However, as the machine's poles are directly saturated by the control signal, such servomotors need very large amounts of control power in comparison with the power available from transducers with direct current output (photodiodes, thermistors, etc.) Thus the motor cannot be directly controlled from these transducers and the amplifiers existing in the automatic systems cannot be eliminated.

The invention concerns such ferroresonant servomotors, in which control coils applied on the poles (which in the following will be called saturation coils) are connected in series circuits with diodes, while the circuits thus obtained are connected in parallel and are connected with an alternating-current voltage supply.

The ferroresonant servomotor is an element which has several functions in the automatic system. This servomotor is at the same time an actuator, an amplifier and a DC-AC convertor. It can be controlled with very low-power DC signals of 0.05-I5 mW., the rotation direction of the rotor depending only on the control-current direction.

The servomotor has the same number of poles and approximately the same structure as a two-phase-induction motor with salient poles designed for the same speed. Each pole has a pole coil and principal and auxiliary control coils. The pole coils of the opposite poles are series connected with two equal capacitances, forming two identical ferroresonant circuits. Suppose that the current in all the main control coils is zero and that the elements of both ferroresonant circuits are so selected that at the nominal voltage the characteristic is capacitive. Then the pole coil currents will be approximately equal and in phase for both pairs of poles. The pole fluxes will also be in phase and the starting torque will be zero. Passing a current through the main control coils of a pair of diametrical poles, saturates the respective pole legs. The result is a phase difference of the pole-coil currents and of the fluxes, as follows:

For a locked rotor, a phase difference is produced because the circuit with saturated poles becomes more capacitive. The increase of phase difference is nearly proportional to the main control current. Increasing the phase difference of the pole fluxes increases the starting torque, also in the corresponding sense, depending on which pair of poles is saturated.

When the rotor is run unloaded, a phase difference, again approximately linear, is produced between the pole currents, up to a critical control current dependent on the speed. Above this value, a sudden jump of the current phase is produced in the unsaturated pole coils, the particular circuit becoming inductive. This takes place simultaneously with the sudden increase of the speed. The saturated pole circuit remains capacitive, the phase angle of its current being reduced.

The main control coils and the auxiliary control coils are connected as magnetic amplifiers which self saturate. In this case, the control of the servomotor is carried out by the auxiliary control coils. At a control signal 1,, with arbitrary sense, the current I, which flows through the main control coils of a pair of poles increases, and the current flowing through the other of pair poles decreases. This determines an average state of saturation of the pole legs. If the rotor is stationary, the starting torque has a sense corresponding to the control signal. On reversing the sense of the auxiliary control current I,., the sense of the starting torque and the running sense are reversed.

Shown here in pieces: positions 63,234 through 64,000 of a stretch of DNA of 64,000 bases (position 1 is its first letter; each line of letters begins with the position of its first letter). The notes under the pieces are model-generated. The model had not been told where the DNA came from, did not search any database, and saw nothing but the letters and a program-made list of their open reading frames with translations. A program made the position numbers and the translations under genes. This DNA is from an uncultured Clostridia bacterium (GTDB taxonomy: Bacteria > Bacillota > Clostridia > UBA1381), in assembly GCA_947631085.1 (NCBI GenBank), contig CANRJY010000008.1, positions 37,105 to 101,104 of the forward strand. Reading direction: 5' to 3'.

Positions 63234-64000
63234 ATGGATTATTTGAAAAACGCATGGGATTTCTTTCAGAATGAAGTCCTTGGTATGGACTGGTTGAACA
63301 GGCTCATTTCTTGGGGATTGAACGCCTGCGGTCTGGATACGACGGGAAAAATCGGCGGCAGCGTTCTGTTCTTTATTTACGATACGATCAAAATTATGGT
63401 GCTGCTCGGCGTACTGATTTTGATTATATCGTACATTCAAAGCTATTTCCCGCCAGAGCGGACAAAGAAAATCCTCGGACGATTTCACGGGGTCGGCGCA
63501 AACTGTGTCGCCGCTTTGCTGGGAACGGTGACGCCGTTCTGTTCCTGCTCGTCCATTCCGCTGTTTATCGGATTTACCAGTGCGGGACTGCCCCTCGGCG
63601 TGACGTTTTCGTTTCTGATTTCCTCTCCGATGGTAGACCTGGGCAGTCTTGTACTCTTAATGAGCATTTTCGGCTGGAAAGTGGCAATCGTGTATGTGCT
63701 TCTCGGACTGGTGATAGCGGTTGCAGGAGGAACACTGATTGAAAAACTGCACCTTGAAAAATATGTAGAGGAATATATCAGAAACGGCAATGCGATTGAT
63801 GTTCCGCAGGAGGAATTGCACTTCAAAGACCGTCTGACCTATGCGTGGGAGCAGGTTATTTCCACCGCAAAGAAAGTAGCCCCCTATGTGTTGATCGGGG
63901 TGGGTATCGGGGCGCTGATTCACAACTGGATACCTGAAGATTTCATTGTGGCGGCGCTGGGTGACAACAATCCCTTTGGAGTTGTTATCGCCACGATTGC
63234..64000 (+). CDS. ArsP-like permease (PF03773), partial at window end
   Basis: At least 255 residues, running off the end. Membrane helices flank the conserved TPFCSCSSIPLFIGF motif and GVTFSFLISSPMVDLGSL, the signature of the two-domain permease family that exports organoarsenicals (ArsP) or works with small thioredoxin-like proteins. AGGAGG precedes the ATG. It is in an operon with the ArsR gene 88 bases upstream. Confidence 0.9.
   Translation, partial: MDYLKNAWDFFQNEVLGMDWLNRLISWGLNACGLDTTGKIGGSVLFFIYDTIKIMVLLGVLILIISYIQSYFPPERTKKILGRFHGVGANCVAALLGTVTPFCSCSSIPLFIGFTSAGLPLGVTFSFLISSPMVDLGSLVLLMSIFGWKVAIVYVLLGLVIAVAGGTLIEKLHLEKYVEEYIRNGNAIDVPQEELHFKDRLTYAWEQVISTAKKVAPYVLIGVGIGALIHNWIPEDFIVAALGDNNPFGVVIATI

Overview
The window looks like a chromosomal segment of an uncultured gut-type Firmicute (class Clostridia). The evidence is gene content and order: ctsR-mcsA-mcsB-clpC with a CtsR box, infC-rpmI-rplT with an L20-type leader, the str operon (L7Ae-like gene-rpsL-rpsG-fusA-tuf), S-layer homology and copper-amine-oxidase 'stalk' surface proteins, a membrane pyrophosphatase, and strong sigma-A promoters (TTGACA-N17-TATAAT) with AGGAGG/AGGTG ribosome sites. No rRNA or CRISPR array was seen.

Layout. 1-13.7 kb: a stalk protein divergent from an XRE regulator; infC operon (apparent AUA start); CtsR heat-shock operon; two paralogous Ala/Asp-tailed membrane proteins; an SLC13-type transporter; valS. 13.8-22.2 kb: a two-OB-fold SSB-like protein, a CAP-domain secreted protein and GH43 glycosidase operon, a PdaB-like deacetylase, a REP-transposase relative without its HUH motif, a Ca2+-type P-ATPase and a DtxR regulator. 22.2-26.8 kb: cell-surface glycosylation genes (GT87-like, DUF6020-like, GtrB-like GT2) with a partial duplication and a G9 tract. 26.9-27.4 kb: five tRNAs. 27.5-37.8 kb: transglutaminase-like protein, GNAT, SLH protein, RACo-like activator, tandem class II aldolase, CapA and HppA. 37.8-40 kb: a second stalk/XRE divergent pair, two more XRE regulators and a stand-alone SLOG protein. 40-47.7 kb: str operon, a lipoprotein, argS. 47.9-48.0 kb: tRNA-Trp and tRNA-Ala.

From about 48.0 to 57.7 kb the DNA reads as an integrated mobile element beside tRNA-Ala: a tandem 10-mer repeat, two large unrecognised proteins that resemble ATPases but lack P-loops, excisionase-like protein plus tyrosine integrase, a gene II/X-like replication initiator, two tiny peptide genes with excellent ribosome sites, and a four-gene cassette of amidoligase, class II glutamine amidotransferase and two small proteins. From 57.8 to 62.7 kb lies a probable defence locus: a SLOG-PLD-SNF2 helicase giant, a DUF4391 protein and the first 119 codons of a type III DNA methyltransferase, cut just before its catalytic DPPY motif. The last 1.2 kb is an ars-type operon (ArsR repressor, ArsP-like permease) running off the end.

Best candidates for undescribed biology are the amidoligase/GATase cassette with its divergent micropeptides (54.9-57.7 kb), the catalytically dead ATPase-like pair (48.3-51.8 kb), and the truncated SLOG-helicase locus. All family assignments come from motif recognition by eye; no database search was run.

The diodes'feeding the saturation coils applied on poles of opposite sign, through which flows the flux of the primary coils of the same ferroresonant circuit, are connected in a direction opposed to that of the conduction.

According to the invention, the columns of the stator poles are provided, besides with the saturation coils, also with control coils proper. Through the control coils proper flows the direct control current.

As the connection or winding direction of these control coils is chosen (from the two possible directions) that for which the ampere-tums of the control coils proper and the ampere-tums of the saturation coils are added in the magnetic circuits of the poles at the poles of one of the ferroresonant circuits and are subtracted at the poles of the other ferroresonant circuit, at a control signal of an arbitrarily chosen direction. In this way, the mean value of the saturation coils current may be controlled by the ampere-turns of the control coils and thus the permeance of the stator poles and implicitly the phase of the currents flowing in the ferroresonant circuits depend on the value and the direction of the control current.

However, differing from the known magnetic self-saturating amplifiers there exists here an interdependence between the mean current in the saturation coils of the ferroresonant servomotors according to the invention and the current of the ferroresonant circuits, this interdependence acting by means of the alternating flux of the primary coils, flux which flows also through the columns of the amplifying poles.

At a control signal of a given direction or polarity, the equilibrium of the saturation currents is disturbed, these saturation currents acquiring greater values in one of the saturation circuits and lesser ones in the other in such a way that a pair of poles will be strongly saturated, while the other one remains nonsaturated and, as a consequence, there will exist a phase shifting between the alternating currents of the two ferroresonant circuits, thus generating a starting torque and a rotating field corresponding to the respective direction.

At a direct current control signal of a reversed direction, the corresponding processes occur in a contrary direction to those mentioned and the starting torque is reversed.

The resistance of the squirrel cage rotor is chosen of a sufficient value such that, when there is no control current, the rotor stops, corresponding to the usual way of utilizing asynchronous servomotors.